In addition to using a legitimate recruiting procedure, many job applicants are unable to exchange details early in the process and would instead opt-out. If collecting knowledge is a prerequisite for your work, explain why and offer applicants the opportunity to learn more.

Some jobseekers wanna learn more about the company before they even apply. Or they might not meet your job requirements. Do not lose out on these candidates. Offer them the opportunity to make a saved search or communicate with you through any talent community on your Twitter feed or Facebook page. Cultivating a talent pipeline must be a part of an ongoing recruitment strategy.

8. Evaluate The Application Process

From start to finish, how many clicks would it take to complete the application? How many questions will the respondent be required to answer? If the automatic recruiting process is too long and time-consuming, the drop-off rate will increase, and you will miss out on the most promising candidates. Since strong talent is already employed, finding it more difficult to apply reduces their ability to complete the process.

9. Compare Yourself Against Your Rivals

Compare Yourself Against Your Rivals

Have an eye out for what the rivals are doing to attract talent. Examine their work section, job openings, Facebook, and Twitter accounts, and apply to their website. Is it better or worse than yours from the viewpoint of a seeker? If you consider job seekers to be buyers of jobs, make certain that the employee value proposition is straightforward, succinct, and persuasive. Make it easy for seekers to contact you.

Although technology has improved the recruiting process, it has also increased applicant drop-off and often offers imprecise source data. Knowing how to attract more job candidates is just the first step. In order to attract the best candidates, you must also be diligent in prioritizing and executing these best practices.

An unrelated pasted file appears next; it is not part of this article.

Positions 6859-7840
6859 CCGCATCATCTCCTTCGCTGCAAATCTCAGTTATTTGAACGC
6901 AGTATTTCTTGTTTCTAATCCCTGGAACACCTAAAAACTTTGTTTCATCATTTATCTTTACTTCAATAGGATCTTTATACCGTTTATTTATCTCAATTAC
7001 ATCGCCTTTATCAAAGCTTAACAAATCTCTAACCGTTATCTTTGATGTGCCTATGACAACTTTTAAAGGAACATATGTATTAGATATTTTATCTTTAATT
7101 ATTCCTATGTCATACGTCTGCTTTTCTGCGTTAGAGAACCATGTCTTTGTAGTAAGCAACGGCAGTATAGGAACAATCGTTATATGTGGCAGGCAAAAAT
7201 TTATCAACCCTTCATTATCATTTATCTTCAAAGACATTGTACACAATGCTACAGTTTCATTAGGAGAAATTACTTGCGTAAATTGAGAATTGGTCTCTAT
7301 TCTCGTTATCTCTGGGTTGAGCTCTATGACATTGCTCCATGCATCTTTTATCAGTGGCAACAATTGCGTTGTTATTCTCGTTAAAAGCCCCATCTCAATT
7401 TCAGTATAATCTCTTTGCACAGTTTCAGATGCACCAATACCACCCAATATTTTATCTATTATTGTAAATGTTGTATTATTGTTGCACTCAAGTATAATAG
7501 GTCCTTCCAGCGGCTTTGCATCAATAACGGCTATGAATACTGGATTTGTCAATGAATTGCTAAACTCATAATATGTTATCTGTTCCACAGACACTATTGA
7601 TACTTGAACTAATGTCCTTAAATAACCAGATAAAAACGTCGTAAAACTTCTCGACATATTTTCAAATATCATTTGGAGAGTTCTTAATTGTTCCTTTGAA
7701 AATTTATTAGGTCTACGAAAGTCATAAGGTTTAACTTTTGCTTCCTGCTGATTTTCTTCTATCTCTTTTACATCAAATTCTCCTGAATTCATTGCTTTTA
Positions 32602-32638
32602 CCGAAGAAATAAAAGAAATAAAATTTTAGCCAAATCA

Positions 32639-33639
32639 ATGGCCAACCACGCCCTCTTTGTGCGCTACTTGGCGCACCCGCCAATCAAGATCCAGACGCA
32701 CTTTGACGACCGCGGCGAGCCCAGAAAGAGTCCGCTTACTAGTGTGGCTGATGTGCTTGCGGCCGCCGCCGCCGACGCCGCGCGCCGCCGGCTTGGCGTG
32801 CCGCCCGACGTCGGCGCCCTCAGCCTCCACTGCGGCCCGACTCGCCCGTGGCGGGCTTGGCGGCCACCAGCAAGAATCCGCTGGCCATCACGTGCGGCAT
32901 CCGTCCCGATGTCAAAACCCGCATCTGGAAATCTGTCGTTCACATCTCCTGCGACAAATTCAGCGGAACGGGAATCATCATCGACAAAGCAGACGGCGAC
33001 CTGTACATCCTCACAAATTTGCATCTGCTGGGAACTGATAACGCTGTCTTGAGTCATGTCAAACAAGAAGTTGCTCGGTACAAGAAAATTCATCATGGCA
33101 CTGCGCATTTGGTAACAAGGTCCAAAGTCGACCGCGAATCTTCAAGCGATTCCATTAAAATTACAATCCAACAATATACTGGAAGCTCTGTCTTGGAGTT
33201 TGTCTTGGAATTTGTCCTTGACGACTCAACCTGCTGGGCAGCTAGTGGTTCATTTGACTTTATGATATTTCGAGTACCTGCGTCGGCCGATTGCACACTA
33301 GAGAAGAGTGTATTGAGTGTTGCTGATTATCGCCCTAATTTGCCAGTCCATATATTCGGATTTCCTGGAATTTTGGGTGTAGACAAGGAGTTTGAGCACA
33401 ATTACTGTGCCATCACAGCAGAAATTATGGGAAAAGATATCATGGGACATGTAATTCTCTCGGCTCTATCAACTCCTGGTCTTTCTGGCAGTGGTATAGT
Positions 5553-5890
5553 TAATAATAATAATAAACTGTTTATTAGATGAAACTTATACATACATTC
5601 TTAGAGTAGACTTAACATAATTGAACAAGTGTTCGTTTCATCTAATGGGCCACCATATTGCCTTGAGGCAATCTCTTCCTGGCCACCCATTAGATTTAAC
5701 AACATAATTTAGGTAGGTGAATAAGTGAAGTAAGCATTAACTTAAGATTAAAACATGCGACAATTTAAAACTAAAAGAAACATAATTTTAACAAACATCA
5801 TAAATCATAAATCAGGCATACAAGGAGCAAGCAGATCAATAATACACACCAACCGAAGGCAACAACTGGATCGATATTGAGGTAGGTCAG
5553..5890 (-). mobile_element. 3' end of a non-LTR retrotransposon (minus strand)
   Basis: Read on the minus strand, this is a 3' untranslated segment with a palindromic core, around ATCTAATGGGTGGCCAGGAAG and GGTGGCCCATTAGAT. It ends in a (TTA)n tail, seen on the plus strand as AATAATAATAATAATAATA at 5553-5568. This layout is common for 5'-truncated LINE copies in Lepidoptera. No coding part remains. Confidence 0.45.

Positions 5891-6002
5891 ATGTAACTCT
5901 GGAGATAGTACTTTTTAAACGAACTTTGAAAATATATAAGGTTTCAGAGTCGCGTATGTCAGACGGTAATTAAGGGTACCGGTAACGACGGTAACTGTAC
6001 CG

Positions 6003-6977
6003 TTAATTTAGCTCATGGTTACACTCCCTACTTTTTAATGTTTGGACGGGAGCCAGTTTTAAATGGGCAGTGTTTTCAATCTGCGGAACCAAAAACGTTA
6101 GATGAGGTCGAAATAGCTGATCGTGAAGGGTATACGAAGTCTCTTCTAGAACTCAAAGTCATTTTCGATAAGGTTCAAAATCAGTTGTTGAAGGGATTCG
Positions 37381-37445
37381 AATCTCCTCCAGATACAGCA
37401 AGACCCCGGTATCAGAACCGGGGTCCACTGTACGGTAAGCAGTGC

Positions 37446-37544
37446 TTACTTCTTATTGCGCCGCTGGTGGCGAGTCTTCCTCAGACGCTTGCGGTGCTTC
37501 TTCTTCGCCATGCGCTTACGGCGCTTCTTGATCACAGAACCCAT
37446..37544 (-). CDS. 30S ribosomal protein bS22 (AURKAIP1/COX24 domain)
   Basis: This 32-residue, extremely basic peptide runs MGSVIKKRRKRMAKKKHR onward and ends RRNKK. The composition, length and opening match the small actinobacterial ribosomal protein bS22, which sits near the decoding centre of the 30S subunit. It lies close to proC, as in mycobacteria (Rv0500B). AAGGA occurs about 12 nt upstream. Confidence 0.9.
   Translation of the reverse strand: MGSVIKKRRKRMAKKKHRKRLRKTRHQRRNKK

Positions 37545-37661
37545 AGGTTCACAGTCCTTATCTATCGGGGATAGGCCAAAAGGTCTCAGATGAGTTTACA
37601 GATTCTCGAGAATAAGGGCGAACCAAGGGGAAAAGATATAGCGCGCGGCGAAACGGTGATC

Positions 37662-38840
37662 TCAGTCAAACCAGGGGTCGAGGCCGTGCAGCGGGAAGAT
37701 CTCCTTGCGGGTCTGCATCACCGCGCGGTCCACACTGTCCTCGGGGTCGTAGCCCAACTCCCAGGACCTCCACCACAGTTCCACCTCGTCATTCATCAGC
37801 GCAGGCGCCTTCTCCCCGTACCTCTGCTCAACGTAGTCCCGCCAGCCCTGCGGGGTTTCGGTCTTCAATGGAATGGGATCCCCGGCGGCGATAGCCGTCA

10. Ensure Your Career Site is Mobile Friendly

About everybody owns a smartphone, and career seekers anticipate mobile optimization. They are more likely to abandon your platform if loading content is difficult and time-consuming. Invest in technologies that can elevate recruitment activities and make things easy for candidates to connect with you on any computer.

11. Show What You Are Standing For

Seekers, especially millennials, are searching for employers who have strong values and clear mission statements. Your website is an ideal way to let candidates know what’s essential to your organization and how you motivate employees to live that importance through their work.

Your goal, values, and other empowerments should permeate the site and must not be shown in the HR-related sections. Are they getting mentioned frequently in your blog? Has your company won awards about your company’s importance? Involve your purpose from the site, and applicants would better understand your company and its aim.

12. Demonstrate Who You’re

Job seekers would want to learn everything they can about your organization, beginning with the fundamentals. They will come to your site looking for details about your organization’s founders, history, location, current employees, markets served, and so on.

“We found that future employees also check out our site to review the ‘About me’ section and read the blog,” said Danica Kombol, CEO of Everywhere Agency, social marketing and media firm.

Team member biographies could help tell the company’s story, specifically when presented in a friendly and visually engaging way. These synopses provide job seekers insight into the skills and experiences that help all people succeed at your company while offering a sense of the company culture.

13. Share What It is Like to Work There

Visitors who’re researching the company as job seekers would wanna know what a workday is like. Designing a plan for site recruitment that involves a “day in the life of” with office pictures or video job descriptions offers candidates a clear-cut picture of what it will be like working for you.

Employee testimonials and blog posts will include first-person accounts of the workplace culture and the types of characteristics that can make applicants a good choice.